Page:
Earlier this year, Maine Friends of Animals submitted legislation to end the transportation of horses from and through Maine to slaughterhouses in Quebec. Horse slaughter is not allowed in the U.S. Unfortunately, the bill had to be tabled after heavy lobbying by the Maine Harness Horsemen’s Association, the Farm Bureau and State House Republican leadership.
In our research on the growing number of unwanted horses in Maine and those being sent to slaughter in Canada, we discovered, aided by some harness racing insiders, some well-kept secret realities about the lives of harness-racing horses in Maine. Few of them spend bucolic lives frolicking in the fields, as the harness racing industry would have you believe.
We do not wish to paint all standardbred racing owners with the same brush, but certain abusive practices are not uncommon, especially the overbreeding. Horses are often kept in stalls as long as 22 hours a day, standing in their own urine and feces. Horses are forced to train before they are 2 years old, before bone growth plates have matured, making them more subject to injuries and eventually less adoptable.
Veterinarian care is expensive and needed care is sometimes dispensed according to the horse’s success on the track. Drugging horses to enhance performance or to allow an injured animal to race is common practice, but there is not sufficient oversight to stop it. Drugging has a documented long and shady history in the industry.
Horses have been beaten during and after races. Excessive race whipping, which causes welts and/or brings blood to horses’ faces, is prevalent and repeated. Fines are minimal and considered a cost of doing business. Repeat whipping offenders are rarely suspended.
The Maine Harness Racing Commission that purportedly oversees and regulates the industry does not act as an objective, independent regulatory agent, but serves the industry’s interests.
Standardbred breeders, whose purpose is to continually produce new winners for Maine’s harness racing tracks, are escalating the crisis of unwanted horses. Horses are raced from 18 months to the age of four or five. Then they typically become unwanted. Horses may live to the age of 30. What happens to them after their short racing careers?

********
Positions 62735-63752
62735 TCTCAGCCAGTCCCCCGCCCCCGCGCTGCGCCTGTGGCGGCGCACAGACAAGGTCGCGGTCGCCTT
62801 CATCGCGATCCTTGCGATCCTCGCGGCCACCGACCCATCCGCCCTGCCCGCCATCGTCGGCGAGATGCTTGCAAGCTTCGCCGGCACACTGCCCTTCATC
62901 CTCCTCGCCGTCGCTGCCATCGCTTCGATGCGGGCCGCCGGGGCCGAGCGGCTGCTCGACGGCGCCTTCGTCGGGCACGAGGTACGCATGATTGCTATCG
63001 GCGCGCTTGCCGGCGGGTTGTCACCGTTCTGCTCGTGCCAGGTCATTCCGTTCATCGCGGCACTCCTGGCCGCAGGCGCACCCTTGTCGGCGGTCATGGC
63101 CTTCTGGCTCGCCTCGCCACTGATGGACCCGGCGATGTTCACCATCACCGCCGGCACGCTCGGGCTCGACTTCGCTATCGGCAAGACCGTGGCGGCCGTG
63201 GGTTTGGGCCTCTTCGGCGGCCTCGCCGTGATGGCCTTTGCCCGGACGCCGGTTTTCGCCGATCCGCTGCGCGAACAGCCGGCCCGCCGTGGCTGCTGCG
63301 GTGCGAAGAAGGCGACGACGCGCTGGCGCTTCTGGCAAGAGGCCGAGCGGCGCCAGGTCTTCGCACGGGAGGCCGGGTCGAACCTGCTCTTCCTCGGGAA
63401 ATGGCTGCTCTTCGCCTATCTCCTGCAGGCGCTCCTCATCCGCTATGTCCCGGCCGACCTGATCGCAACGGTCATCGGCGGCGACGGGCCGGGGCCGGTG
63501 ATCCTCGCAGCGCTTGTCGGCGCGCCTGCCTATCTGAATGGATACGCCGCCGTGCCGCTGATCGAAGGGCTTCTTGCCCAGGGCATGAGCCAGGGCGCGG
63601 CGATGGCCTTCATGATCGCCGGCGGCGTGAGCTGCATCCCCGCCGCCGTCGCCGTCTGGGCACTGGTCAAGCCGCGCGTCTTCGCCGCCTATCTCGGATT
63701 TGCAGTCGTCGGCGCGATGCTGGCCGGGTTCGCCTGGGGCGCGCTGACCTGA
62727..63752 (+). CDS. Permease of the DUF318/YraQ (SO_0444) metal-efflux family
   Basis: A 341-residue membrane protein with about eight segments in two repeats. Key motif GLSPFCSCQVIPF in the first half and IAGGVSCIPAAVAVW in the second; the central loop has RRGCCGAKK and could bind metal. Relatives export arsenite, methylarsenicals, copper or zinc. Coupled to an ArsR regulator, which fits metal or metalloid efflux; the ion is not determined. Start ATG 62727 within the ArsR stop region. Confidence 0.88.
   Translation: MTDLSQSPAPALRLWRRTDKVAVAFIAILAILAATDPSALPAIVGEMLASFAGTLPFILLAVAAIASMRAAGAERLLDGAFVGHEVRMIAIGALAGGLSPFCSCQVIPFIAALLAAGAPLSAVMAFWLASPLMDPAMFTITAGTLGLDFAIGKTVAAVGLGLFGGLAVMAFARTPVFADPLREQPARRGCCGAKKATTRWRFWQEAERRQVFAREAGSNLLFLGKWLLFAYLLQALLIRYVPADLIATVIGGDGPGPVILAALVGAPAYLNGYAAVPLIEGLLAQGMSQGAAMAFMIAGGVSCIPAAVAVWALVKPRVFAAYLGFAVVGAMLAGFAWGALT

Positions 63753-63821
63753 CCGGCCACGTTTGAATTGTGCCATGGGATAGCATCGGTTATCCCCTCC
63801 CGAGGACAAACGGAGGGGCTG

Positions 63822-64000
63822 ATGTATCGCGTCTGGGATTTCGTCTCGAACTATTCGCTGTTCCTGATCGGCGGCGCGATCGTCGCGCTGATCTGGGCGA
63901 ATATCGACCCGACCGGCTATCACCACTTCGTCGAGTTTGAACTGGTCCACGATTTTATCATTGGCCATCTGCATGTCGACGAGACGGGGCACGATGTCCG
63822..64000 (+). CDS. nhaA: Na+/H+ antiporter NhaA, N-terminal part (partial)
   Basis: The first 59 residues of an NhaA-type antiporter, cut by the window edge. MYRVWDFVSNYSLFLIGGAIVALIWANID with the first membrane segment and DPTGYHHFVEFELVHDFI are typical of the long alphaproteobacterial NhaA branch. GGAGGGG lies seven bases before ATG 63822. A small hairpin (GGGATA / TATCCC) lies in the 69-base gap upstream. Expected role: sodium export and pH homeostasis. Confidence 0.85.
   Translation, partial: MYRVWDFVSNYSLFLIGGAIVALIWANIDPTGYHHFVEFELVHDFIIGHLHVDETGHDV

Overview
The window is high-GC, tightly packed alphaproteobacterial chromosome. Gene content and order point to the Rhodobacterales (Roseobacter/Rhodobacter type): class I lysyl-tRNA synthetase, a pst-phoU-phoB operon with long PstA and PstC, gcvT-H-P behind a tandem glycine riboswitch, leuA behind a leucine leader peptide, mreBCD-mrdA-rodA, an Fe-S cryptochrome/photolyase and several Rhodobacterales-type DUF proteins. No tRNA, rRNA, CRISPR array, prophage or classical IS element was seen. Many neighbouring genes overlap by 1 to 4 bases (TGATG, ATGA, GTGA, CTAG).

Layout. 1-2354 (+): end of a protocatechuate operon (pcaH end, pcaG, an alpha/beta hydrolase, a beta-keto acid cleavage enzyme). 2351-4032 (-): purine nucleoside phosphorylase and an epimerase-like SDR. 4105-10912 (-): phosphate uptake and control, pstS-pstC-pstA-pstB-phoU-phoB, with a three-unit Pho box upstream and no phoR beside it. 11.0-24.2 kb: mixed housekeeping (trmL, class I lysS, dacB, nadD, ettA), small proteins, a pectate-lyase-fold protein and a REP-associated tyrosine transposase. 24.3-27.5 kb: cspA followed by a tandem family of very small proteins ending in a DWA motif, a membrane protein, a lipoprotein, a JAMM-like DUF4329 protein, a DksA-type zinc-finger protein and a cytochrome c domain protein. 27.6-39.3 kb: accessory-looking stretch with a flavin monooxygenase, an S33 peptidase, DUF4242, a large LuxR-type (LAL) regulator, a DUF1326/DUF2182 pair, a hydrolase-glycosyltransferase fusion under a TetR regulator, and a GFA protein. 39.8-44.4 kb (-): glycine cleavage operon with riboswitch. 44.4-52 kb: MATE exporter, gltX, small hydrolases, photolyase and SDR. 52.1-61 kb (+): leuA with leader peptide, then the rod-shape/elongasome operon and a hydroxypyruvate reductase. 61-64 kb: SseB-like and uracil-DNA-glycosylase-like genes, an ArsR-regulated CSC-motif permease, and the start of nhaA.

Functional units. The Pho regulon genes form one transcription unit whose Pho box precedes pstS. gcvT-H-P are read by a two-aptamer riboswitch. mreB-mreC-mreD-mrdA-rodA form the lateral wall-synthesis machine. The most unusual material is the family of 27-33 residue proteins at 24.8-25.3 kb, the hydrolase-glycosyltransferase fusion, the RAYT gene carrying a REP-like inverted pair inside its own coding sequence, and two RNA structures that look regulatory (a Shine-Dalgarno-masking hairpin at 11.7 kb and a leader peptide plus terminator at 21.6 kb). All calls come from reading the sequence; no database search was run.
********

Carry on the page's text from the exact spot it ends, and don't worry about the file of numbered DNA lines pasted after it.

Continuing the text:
More off-the-track standardbred horses are in need of rescue in Maine than any other type of horse. Without enough humane retirement options, the majority are sold to the highest bidder and sent to Quebec’s slaughterhouses. “Killer buyers” can load horses into their trailers right at the race track.
The entire process — the auction, the brutal methods of transportation, feedlots, the terror of the slaughter plants, everything up to and including their death — is inhumane.
Harness racing survives only because of a $2 million subsidy from casino revenue each year. In 1990 with the industry in full panic, the solution was monies from off-track betting parlors. Then in 2003, the solution was giving the industry money from the state’s share of slot machine revenues. Yet the Bangor and Scarborough tracks still often run in the red and audiences continue to decline. And there is no evidence anywhere that slot machines have or will revive harness racing.
It is time we pull back the curtain and expose the harness racing industry for what it is — a miserable life for horses, a business left to regulate itself and a significant cause of unwanted horses and horse slaughter. It is an outdated, inhumane and dying form of entertainment. Nature smiled and opened a generous hand when she gave man the horse. This magnificent animal has served us in so many ways, for so long, so well and so nobly. It deserves better.
Vote No on Question 2.
Robert Fisk Jr. is president and director of Maine Friend’s of Animals and based in Falmouth.